A Quiet Place

In early January, I wrote a tongue-in-cheek List of 9 predicting various things for 2018, including what I felt would be the sleeper hit of the year. I swear, dear reader, that I initially picked A Quiet Place for that honor before I settled on the wackier, as-yet-unreleased The Happytime Murders. Only time will tell how the latter film fares, but less than two weeks into its release, A Quiet Place has indeed proven itself a major sleeper hit.

Here you've got your basic horror/thriller setup: an isolated family must fight off monsters. The spin here is that the monsters – half-humanoid, half-insectoid creatures presumably alien in origin – are blind, but have an extreme sensitivity to sound. If you fart, sneeze, cough or say boo, they will find you and kill you within seconds. Stay quiet as a church mouse and stay alive.

With nearly the rest of the world wiped out within weeks, the Abbotts, a small farming clan in upstate New York, lucked out apparently because their tween daughter (the remarkable Millicent Simmonds) is deaf, so they all speak sign language. A Quiet Place does a nice job of detailing the daily formalities the Abbotts must go through in order to survive this new existence: walking barefoot, lining their outdoor paths with sand, and so on.

In the film's opening scene, set in 2020, the Abbotts' youngest son plays with a noisy toy in the forest, and is sliced up by the monsters before the family's very eyes (but, mercilessly, not the audience's). I guess this trauma is what leads mom and dad (Krasinski and real-life wife Emily Blunt) to decide to reproduce a year later, a phenomenally stupid idea in a world where a crying baby can doom an entire family, but otherwise you've got no story.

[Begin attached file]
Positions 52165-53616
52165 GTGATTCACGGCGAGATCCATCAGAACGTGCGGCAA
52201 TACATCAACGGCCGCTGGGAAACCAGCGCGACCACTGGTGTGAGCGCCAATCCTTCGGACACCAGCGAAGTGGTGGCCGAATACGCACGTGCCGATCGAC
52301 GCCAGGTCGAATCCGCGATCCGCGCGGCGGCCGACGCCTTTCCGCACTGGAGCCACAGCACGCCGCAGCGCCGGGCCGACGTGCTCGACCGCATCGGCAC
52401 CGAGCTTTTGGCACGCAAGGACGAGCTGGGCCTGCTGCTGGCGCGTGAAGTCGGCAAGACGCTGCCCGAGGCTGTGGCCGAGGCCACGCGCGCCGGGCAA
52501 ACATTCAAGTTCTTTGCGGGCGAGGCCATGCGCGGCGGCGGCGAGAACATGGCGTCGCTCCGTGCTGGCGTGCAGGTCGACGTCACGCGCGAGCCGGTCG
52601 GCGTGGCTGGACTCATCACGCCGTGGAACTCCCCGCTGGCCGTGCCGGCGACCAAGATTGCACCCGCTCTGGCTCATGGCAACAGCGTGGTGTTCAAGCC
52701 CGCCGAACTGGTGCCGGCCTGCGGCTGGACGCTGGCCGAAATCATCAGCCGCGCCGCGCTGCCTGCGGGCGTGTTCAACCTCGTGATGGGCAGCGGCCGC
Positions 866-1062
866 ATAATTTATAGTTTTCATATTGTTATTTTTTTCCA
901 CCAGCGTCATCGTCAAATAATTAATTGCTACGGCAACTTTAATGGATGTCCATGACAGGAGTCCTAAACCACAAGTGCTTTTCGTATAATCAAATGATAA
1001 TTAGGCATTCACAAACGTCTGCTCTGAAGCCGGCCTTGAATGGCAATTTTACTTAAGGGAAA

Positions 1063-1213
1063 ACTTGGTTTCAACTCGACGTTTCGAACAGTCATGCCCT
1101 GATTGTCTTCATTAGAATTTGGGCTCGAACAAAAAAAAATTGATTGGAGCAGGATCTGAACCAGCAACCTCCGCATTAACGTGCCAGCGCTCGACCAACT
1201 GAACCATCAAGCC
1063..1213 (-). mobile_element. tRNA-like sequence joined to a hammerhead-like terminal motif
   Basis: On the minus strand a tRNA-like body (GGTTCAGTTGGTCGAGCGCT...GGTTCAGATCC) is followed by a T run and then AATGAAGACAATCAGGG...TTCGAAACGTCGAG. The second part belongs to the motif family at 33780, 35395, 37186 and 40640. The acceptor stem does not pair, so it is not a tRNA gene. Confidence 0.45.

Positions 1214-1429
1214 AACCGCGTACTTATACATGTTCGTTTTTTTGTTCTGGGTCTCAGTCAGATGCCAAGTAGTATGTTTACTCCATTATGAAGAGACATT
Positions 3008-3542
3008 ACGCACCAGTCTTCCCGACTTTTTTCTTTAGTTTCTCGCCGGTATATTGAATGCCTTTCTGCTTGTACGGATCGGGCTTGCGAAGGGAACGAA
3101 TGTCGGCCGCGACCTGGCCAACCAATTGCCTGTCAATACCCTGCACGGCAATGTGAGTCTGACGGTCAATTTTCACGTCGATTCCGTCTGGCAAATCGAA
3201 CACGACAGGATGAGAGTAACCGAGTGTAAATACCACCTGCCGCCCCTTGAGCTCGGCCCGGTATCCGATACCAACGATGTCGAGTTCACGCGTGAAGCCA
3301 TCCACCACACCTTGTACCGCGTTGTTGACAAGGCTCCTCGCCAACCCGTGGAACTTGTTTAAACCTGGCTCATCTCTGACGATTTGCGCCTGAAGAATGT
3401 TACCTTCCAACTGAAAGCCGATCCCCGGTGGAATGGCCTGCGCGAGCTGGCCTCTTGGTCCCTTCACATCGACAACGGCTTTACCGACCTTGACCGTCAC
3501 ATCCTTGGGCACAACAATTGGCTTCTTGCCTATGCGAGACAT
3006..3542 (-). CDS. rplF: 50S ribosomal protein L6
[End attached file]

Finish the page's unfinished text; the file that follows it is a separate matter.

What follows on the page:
Krasinski is a competent director, especially in getting convincing performances from his young actors. (Noah Jupe costars as the surviving son.) He's also capable at staging suspense, so it's a bit annoying that he instead relies heavily on jump scares, punctuating every startling moment with an artificial noise straight out of a horror movie trailer. One could argue that the world of the film, in which every sound is potentially deadly, justifies these tacky "wham!" effects, but for me it's a cheap trick that will ultimately date the movie. A better director would have had a field day toying with sound – and with our expectations.

If you want a serviceable thriller that delivers plenty of jolts, A Quiet Place will satisfy. It clocks in at a zippy 90 minutes – in fact, its story ends where most other films' third acts begin – and it doesn't dally with exposition, aside from a handful of newspaper headlines ("It's Sound!") and a few survival tips that dad's written on a whiteboard. Krasinski and cowriters Scott Beck and Bryan Woods figure there's nothing you need to know beyond the basic premise, and they stick to it.

In the end, the film doesn't really have anything to say, and Krasinski is still squarely in journeyman territory – unlike Jordan Peele and Get Out, he missed a lot of opportunities to play with genre and get inventive. I wished A Quiet Place could have given me something more than an hour and a half of scares, but it's a solid, well-made B-movie, and maybe that's all Krasinski had in mind.